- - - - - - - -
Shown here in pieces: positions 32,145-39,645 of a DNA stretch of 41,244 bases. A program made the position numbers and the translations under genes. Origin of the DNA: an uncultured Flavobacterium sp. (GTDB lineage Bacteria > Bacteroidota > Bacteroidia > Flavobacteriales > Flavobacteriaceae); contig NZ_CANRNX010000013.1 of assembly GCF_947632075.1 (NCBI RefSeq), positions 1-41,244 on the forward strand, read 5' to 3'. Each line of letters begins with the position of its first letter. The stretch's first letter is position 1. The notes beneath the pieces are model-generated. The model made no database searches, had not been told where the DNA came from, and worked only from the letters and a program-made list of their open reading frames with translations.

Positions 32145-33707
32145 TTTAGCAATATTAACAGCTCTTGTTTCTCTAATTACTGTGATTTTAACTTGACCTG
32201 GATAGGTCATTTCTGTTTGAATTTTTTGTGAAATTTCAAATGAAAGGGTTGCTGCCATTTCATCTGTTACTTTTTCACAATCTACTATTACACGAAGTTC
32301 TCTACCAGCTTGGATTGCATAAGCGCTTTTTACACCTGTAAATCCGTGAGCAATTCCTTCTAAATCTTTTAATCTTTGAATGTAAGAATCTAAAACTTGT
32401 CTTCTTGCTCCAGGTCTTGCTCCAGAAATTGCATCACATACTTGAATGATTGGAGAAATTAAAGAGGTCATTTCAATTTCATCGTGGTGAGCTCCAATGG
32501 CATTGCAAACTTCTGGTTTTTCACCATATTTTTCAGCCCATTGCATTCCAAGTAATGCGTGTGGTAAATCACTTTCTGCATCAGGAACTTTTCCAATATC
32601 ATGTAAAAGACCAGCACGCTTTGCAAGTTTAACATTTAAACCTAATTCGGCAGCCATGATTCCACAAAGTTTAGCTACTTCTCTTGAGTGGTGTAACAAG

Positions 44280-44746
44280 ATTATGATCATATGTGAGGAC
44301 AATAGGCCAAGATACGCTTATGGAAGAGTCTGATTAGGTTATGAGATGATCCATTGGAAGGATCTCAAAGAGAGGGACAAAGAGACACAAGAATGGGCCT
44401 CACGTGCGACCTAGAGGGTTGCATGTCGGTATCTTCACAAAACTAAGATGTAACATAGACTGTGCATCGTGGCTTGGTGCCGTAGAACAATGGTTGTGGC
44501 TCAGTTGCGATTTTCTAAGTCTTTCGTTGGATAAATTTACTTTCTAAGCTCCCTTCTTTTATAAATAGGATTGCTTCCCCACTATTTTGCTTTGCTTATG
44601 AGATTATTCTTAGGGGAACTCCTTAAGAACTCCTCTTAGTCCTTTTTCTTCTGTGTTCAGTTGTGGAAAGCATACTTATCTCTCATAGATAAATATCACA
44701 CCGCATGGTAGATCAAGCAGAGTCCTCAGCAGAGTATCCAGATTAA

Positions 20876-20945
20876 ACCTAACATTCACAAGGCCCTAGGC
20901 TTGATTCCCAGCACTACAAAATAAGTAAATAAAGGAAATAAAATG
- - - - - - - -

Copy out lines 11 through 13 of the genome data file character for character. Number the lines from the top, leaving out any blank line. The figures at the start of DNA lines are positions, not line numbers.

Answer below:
44301 AATAGGCCAAGATACGCTTATGGAAGAGTCTGATTAGGTTATGAGATGATCCATTGGAAGGATCTCAAAGAGAGGGACAAAGAGACACAAGAATGGGCCT
44401 CACGTGCGACCTAGAGGGTTGCATGTCGGTATCTTCACAAAACTAAGATGTAACATAGACTGTGCATCGTGGCTTGGTGCCGTAGAACAATGGTTGTGGC
44501 TCAGTTGCGATTTTCTAAGTCTTTCGTTGGATAAATTTACTTTCTAAGCTCCCTTCTTTTATAAATAGGATTGCTTCCCCACTATTTTGCTTTGCTTATG